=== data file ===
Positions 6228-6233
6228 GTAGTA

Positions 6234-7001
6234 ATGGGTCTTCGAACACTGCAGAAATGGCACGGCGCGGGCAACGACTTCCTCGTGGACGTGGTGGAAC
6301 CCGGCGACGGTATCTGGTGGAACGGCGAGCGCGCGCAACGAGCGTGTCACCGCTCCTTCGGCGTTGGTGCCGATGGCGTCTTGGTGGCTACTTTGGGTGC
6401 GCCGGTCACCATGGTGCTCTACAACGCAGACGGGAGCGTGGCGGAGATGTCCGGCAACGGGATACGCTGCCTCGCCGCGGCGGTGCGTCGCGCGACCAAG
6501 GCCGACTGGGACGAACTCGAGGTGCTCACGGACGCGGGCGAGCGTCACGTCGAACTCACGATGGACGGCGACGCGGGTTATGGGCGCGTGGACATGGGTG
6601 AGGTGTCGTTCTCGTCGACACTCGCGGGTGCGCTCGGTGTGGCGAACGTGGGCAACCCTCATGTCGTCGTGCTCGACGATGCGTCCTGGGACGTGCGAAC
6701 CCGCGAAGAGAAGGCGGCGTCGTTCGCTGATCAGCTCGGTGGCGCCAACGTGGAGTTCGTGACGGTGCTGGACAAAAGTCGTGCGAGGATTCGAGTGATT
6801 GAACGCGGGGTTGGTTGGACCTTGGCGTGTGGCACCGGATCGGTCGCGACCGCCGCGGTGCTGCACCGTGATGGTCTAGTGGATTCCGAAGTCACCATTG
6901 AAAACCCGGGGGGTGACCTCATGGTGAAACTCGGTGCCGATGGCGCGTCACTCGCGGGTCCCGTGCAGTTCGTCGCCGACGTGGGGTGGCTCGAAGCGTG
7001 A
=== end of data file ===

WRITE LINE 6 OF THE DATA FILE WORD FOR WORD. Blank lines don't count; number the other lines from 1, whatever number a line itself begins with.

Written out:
6401 GCCGGTCACCATGGTGCTCTACAACGCAGACGGGAGCGTGGCGGAGATGTCCGGCAACGGGATACGCTGCCTCGCCGCGGCGGTGCGTCGCGCGACCAAG